FCC investigates Comcast…and Congress investigates the FCC

By Martin Bosworth

It’s one of those moments of fearful symmetry only a tiger could love. Barely a day after FCC chair Kevin Martin announced that his agency would be investigating Comcast for blocking access to BitTorrent, the House Energy and Commerce Committee has announced that they are launching an investigation into the FCC for some of the shady business that’s been transpiring under Martin’s aegis. (Formal letter here.)

Of special note is the fact that committee chairman John Dingell has asked that e-mails and documents relating to the investigation should be retained, and that whistleblowers should be protected against retaliation from Martin. It says something about how deeply broken and off-track the FCC has become that something like this needs to be right upfront in the letter, or that the letter needs to be written at all.

Martin, as I’ve documented extensively over the last few months, is one of the best friends to business money can buy on the Hill, going out of his way to subvert the public interest in order to ensure the desires of big telecoms and bigger media corporations are met. Viewed in this light, it’s impossible to see his desire to investigate Comcast as anything more than another excuse to screw the cable industry for the benefit of AT&T and Verizon.

This is not to say that Comcast shouldn’t be investigated. Remember their amazing invisible bandwith barrier? Or their non-denial denials when caught red-handed interfering with Internet traffic? Although I wouldn’t put Comcast on the same level as the telecoms when it comes to sheer rapaciousness, there’s no question these guys are bad actors and proof of why we need net neutrality protections codified into law.

But the idea of Martin, a normally laissez-faire business-friendly free market advocate, suddenly turning into a pro-regulation zealot where cable TV is concerned, is ludicrous on its face–unless you understand that every one of Martin’s salvos against cable is done less out of a genuine interest for consumer welfare and more out of an assurance that his paymasters will see their needs met. For that alone, Congress should overturn the heavy rock of the FCC, and dig through every bit of dirt they find–no matter how many nasty things crawl out.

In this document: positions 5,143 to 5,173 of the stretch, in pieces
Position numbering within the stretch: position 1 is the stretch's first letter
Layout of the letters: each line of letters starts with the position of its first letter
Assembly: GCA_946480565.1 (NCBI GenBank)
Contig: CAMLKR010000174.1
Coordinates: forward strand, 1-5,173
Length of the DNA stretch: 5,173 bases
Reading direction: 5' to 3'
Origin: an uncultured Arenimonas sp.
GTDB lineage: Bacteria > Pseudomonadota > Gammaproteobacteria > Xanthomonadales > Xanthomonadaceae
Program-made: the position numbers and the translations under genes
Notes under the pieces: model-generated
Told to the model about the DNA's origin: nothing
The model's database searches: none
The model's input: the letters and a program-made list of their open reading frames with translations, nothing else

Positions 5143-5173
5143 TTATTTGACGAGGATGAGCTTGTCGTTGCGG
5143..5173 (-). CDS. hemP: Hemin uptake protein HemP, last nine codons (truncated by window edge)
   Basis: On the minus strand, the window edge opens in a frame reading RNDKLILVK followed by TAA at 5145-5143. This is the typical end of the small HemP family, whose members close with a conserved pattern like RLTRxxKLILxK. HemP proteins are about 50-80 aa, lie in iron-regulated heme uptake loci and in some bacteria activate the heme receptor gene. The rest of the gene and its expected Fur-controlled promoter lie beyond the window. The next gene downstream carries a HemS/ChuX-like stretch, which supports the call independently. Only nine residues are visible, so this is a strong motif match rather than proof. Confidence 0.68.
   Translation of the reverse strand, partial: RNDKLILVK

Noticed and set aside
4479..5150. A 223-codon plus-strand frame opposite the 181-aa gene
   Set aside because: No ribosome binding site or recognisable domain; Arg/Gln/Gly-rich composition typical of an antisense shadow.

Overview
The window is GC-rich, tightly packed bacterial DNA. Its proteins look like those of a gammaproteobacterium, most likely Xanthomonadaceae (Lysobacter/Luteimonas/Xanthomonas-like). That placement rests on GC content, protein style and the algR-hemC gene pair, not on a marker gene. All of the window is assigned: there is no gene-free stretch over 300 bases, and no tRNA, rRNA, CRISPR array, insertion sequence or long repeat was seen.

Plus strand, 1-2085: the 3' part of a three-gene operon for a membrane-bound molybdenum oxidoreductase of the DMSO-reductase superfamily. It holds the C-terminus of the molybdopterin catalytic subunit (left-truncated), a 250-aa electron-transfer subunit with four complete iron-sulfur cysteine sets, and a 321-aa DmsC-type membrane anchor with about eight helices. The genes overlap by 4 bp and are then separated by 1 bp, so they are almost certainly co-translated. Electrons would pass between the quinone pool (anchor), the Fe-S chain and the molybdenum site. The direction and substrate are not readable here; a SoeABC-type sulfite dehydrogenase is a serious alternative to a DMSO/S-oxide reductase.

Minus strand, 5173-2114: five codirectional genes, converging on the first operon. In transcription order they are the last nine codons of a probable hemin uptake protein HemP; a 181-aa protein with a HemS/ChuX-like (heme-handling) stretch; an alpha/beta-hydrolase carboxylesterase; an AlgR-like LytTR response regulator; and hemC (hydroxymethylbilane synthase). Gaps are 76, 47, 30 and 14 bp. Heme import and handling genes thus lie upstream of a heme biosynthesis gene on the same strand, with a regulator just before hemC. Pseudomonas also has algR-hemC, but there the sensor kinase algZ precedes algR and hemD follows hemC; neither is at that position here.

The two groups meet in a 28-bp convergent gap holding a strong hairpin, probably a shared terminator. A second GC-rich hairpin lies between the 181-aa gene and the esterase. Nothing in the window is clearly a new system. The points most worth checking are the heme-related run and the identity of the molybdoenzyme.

4 replies »

  1. Never happen….I could fill a book with the number of issues this Congress has steadfastly ignored as far as taking any real action…not the least of them sternly warning Martin not to pass the recent regulatory changes allowing more media consolidation. Martin did it anyway because he knew Congress has a total track record of doing nothing. Look, they have watched the administration take away Senate privilege as regards home-state US Attorney appointments, they have ordered Harriet Meirs and Josh Bolton to appear before them to testify and been rebuffed, they have watched “presidential signing statements” being crafted out of thin air as a justification to ignore any Congressional action the president doesn’t agree with, torture, loss of habeas corpus, wiretapping, internet data mining, bank records mining, rendition…..massive violations of the law and ethics……and name me ONE thing they have done about ANY of them and many more.

    If you think they are somehow going to start turning over FCC rocks and doing something about the creepy crawly stuff they would find underneath….just totally forget it. It is not going to happen…today, tomorrow or ever. NEVER

  2. It’s about time Congressional Democrats took a page out of the Republicans’ book. Nothing like a little healthy retaliation against Martin for deciding to ignore their strong recommendation that restrictions on media ownership be left intact. Who knows, maybe Martin will think twice before he ignores the best interests of the consumer in favor of the best interests of the telecom companies again. Better yet, maybe he’s got so much to hide that he’ll join the long list of Bush appointees who have resigned rather than face scrutiny.